It’s a little past midday on the east coast of Australia and I’ve just gotten home from watching ‘The Hunger Games’ in the theaters and all I really want to do is to go straight back and watch it again. Failing that, here is my spoiler-free review.
There is a reason that this movie is rating so highly on Rotten Tomatoes and other such sites out there. The Hunger Games is a purposeful step behind epic, bringing the wonder and adventure and excitement of an epic movie without missing the point of the source material.
We’re thrown straight into the deep end with very little breathing space before Katniss is carted off to the Capitol along with all the other tributes. There’s no stopping then, as their introductions lead straight into raining which throws them straight into the arena.
The star of the movie is without a doubt the star of the movie. Jennifer Lawrence as Katniss Everdeen is an inspired choice, in my opinion, and I loved her acting on the screen.
The remaining tributes were similarly talented, though faded into the background nicely.
Outside of the arena is where we get to see some really fine acting though. Woody Harrelson is fantastic as Haymitch, and Lenny Kravitz plays a wonderfully emotive Cinna. Elizabeth Banks is quirky and perfect in her role as Effie Trinket, and with an embossed role from the books, the character of Caesar Flickerman as portrayed by Stanley Tucci was one of my favourite performances.
Filling out this already fantastic cast and mesmerising story is a really impressive use of special effects to make this futuristic/dystopian world fully realised. But maybe even more impressive is the work done by the hair and makeup department, who managed to – I think – perfectly capture the style portrayed in the books.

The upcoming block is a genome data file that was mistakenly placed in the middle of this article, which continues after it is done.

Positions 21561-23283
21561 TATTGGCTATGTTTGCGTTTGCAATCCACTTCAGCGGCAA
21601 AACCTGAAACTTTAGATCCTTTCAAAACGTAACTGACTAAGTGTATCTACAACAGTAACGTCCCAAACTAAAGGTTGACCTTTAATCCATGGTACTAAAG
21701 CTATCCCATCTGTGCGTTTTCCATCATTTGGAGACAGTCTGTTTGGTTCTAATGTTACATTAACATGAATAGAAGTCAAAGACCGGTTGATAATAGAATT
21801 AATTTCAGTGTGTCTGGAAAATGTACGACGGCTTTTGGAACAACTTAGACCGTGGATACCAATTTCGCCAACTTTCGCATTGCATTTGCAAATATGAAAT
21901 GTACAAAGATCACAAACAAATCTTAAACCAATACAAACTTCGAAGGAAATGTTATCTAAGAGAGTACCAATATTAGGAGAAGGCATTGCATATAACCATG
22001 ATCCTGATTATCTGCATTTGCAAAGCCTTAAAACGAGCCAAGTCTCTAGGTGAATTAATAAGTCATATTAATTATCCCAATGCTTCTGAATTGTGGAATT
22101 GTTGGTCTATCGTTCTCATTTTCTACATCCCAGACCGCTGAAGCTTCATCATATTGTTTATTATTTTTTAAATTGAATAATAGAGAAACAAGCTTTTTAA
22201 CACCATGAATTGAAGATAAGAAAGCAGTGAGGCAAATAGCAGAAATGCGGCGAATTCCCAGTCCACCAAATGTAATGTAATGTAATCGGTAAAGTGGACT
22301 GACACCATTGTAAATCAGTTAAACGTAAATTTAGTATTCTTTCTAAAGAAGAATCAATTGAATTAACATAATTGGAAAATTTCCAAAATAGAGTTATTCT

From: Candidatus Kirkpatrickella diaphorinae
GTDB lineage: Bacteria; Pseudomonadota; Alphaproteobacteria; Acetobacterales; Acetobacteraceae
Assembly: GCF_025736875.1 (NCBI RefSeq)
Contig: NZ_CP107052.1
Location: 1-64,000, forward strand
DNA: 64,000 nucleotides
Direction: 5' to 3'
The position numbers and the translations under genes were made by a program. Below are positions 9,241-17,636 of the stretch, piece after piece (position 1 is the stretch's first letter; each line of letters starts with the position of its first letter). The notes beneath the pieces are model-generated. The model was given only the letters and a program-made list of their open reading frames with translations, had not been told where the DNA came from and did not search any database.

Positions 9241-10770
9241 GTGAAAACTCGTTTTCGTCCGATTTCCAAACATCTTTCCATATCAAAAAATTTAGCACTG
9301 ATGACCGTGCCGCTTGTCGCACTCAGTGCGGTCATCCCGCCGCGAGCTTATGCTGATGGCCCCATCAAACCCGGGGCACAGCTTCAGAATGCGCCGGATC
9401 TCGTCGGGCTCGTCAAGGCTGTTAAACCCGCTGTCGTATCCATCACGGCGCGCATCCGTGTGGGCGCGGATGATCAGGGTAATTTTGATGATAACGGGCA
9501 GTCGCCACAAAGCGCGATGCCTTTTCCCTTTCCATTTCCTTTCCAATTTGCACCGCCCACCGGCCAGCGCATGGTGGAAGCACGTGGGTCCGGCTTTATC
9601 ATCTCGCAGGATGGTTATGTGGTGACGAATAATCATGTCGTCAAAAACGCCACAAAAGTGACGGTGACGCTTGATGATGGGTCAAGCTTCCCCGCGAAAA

This movie is an adaptation of a book, and I want to spend just a moment talking about that. I’m notoriously harsh on adaptations, but I was rather impressed with this one.
Yes, there are moments when something happens that was done differently in the book. In fact, if you want the gruesome nature of the book depicted on the screen, you’ll probably be disappointed, and for good reason considering what you can and can’t do on the big-screen if you are marketing a movie to all ages.
The use of Caesar Flickerman throughout the arena sequence was inspired, considering the inability we have to get into Katniss’ head, and changing up the parachute system was also necessary for the same reasons.
I’m unsure – having not read the next two books in the series – whether we were given insights into future movies/books or not, but those scenes were impressive, and brought me to tears at least once. The silent salute scenes are perfect in their execution, and play exactly the right role they were intended for.
In The End
I definitely want to see this movie again. There are things that I wish I had spent more time on, and things I wish they had spent more time on. In every aspect of filmmaking I can think of, the directors of this movie nailed it; story, casting: and the score to the film was wonderfully emotive and, at times, heartbreaking.
Whether or not you’ve read the books, The Hunger Games is definitely going to be one of the big movies to see in 2012, and I recommend you see it as soon as possible.